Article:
Neoliberal Urban Movements?: A Geography of Conflict and Mobilisation over Urban Renaissance in Antwerp, Belgium

  • Maarten LoopmansEmail author
  • Toon Dirckx
Part of the GeoJournal Library book series (GEJL, volume 102)


This chapter maps new forms of contentious mobilisation around neoliberal urban policies in Antwerp, Belgium. Neoliberal urban policies are confronted with the uneasy task to match local competitiveness with collective provision and social cohesion. The upgrading of the built environment offers the opportunity to integrate both aspirations, but simultaneously provides people with a concrete focus for mobilisation. Building on Urban Social Movement theory, we identify 5 types of urban mobilisation, each with its own geography linked to particular types of urban development projects. Although our analysis reveals how neoliberal urban development projects spur strong grassroots reactions, these remain fragmented and do not form part of a broad-based urban movement worthy of the name. Neoliberal urban development projects appear too divisive for the local populace to provide a basis for broad based collective mobilisation.


Urban Development Social Housing Homeless People Urban Policy Gated Community 
These keywords were added by machine and not by the authors. This process is experimental and the keywords may be updated as the learning algorithm improves.


  1. AG Vespa. (2007). Jaarverslag 2006. Antwerp: AG VESPA.Google Scholar
  2. Beaumont, J., & Loopmans, M. (2008). Towards radicalised communicative rationality: Resident involvement and urban democracy in Rotterdam and Antwerp. International Journal of Urban and Regional Research, 32(1), 95–113.CrossRefGoogle Scholar
  3. Castells, M. (1977). The urban question. A Marxist approach. London: Arnold.Google Scholar
  4. Castells, M. (1983). The city and the grassroots: A cross-cultural theory of urban social movements. London: Arnold.Google Scholar
  5. Castells, M. (2002). Local and global: Cities in the network society. Tijdschrift Voor Economische En Sociale Geografie, 93, 548–558.CrossRefGoogle Scholar
  6. Cheshire, P., & Gordon, I. (1996). Territorial competition and the predictability of collective (in)action. International Journal of Urban and Regional Research, 20(3), 383–399.CrossRefGoogle Scholar
  7. Christiaens, E., Moulaert, F., & Bosmans, B. (2007). The end of social innovation in urban development strategies? The case of Antwerp and the neighbourhood development association BOM. European Urban and Regional Studies, 14(3), 238–251.CrossRefGoogle Scholar
  8. Cochrane, A. (2007). Understanding urban policy: A critical approach. Oxford: Blackwell.Google Scholar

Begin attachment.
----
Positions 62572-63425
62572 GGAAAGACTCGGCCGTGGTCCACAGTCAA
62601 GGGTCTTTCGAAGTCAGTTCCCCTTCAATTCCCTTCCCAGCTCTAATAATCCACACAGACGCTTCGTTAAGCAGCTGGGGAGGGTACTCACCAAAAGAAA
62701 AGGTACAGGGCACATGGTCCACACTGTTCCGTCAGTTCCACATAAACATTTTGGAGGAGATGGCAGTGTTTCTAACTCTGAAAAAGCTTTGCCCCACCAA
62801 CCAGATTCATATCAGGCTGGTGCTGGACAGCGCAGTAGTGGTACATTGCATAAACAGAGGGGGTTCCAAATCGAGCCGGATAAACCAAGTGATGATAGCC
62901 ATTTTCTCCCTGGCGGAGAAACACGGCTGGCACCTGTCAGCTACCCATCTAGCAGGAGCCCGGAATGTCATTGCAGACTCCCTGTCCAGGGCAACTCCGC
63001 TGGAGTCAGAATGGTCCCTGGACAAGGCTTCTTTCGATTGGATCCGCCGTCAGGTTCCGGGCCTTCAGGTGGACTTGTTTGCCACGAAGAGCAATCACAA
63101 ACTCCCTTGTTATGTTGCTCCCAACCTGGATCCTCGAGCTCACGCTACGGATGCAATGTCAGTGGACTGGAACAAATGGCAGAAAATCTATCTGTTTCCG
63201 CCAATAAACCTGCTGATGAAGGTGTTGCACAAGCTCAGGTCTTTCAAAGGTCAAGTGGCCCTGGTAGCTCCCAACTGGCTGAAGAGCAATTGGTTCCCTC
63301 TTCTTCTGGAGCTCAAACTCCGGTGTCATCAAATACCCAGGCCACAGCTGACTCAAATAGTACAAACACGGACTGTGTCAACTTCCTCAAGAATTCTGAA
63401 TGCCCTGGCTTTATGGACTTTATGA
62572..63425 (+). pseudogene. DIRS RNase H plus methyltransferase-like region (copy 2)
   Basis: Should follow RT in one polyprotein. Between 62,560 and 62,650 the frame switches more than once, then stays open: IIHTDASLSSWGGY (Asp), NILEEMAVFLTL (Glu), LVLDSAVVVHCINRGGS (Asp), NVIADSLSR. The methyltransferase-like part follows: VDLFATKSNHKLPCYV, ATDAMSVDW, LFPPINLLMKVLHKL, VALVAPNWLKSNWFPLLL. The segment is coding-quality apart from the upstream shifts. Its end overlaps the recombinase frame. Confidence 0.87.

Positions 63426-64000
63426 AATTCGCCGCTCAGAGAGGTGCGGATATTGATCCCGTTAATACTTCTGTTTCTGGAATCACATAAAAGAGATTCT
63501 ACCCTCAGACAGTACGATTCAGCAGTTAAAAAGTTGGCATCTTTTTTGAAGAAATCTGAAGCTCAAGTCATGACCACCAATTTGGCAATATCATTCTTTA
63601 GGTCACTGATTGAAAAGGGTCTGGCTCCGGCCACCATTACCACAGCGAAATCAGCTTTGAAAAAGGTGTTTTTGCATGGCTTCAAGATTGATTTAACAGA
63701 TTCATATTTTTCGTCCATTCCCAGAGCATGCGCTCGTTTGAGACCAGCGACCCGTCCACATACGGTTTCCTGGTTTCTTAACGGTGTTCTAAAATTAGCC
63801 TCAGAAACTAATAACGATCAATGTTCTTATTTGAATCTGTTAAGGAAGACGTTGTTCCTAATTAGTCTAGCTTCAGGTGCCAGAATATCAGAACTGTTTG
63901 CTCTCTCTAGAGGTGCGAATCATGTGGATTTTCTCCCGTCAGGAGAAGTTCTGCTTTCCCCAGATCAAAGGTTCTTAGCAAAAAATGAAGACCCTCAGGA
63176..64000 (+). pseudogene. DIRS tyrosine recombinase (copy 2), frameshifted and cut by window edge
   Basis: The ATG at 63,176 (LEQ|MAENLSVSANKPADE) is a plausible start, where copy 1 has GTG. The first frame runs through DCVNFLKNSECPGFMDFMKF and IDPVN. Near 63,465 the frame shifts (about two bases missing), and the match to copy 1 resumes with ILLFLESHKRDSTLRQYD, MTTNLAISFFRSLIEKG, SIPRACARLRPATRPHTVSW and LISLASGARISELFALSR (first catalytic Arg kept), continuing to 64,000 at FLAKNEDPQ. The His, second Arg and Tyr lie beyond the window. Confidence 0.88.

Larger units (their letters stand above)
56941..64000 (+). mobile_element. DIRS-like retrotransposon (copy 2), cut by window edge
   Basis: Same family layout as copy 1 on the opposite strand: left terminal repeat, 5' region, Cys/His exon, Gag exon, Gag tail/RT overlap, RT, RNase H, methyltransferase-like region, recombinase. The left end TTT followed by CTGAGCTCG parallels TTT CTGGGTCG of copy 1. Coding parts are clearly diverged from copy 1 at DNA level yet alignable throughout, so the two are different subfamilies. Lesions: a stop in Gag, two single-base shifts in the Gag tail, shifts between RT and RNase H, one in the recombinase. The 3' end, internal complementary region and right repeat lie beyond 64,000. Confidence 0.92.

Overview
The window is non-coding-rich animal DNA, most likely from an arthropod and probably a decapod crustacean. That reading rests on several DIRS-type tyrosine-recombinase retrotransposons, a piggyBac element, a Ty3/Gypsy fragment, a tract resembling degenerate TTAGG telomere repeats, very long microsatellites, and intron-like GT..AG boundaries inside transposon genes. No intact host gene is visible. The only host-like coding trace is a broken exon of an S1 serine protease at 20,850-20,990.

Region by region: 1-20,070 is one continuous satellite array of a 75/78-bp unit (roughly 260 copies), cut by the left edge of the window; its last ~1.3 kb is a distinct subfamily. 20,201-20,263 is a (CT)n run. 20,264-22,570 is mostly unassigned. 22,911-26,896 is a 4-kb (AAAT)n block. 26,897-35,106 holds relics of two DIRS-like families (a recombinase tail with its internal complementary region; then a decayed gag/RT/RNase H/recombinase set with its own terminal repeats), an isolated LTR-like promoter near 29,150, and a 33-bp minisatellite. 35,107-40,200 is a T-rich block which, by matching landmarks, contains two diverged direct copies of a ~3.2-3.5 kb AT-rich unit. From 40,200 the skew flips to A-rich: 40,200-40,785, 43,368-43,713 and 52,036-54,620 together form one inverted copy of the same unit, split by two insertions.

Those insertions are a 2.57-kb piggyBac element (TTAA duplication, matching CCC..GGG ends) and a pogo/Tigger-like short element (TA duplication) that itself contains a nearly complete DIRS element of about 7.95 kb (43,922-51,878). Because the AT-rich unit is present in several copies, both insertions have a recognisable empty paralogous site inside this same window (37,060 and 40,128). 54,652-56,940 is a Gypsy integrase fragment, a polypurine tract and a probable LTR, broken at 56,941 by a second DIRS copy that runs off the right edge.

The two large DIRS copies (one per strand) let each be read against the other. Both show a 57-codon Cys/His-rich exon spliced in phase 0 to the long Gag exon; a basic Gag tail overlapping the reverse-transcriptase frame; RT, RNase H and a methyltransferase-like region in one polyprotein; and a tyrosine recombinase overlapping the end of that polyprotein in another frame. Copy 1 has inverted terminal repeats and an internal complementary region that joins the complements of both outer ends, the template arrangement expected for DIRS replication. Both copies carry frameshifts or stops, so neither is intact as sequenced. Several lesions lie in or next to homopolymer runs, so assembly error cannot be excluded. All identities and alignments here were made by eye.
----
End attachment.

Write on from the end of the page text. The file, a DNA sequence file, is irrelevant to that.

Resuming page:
9. De Decker, P., Kesteloot, C., De Maesschalck, F., & Vranken, J. (2005). Revitalizing the city in an anti-urban context: Extreme right and the rise of urban policies in Flanders, Belgium. International Journal of Urban and Regional Research, 29(1), 152–171.CrossRefGoogle Scholar
  10. De Rudder, B. (2003). The global capacity of Belgium’s major cities: Antwerp and Brussels compared. Belgeo, 4, 459–476.Google Scholar
  11. Dikeç, M. (2006). Two decades of French urban policy: From social development of neighbourhoods to the republican penal state. Antipode, 38(1), 59–81.CrossRefGoogle Scholar
  12. Fraser, J. (2004). Beyond gentrification: Mobilizing communities and claiming space. Urban Geography, 25(5), 437–457.CrossRefGoogle Scholar
  13. Harding, A. (1997). Urban regimes in a Europe of the cities? European Urban and Regional Studies, 4(4), 291–314.CrossRefGoogle Scholar
  14. Harvey, D. (1989). From managerialism to entrepreneurialism: Transformation in urban governance in late capitalism. Geografiska Annaler, 71(B), 3–17.Google Scholar
  15. Hooper, A., & Punter, J. (2006). Capital Cardiff 1975–2020: Regeneration, competitiveness and the urban environment. Cardiff: University of Wales Press.Google Scholar
  16. Hubbard, P., & Hall, T. (1998). The entrepreneurial city and the new urban politics. In T. Hall & P. Hubbard (Eds.), The entrepreneurial city: Geographies of politics, regime and representation (pp. 1–23). Chichester UK: Wiley.Google Scholar
  17. Janssens, P. (2005). De stad wor azzek zen gebore [The city where I was born]. Antwerp: BMP.Google Scholar
  18. Janssens, P. (2006). Het beste moet nog komen [The best is yet to come]. Antwerp: BMP.Google Scholar
  19. Johnstone, C., & Whitehead, M. (2004). New horizons in British urban policy: Perspectives on new labour’s urban renaissance. Aldershot: Ashgate Publishing.Google Scholar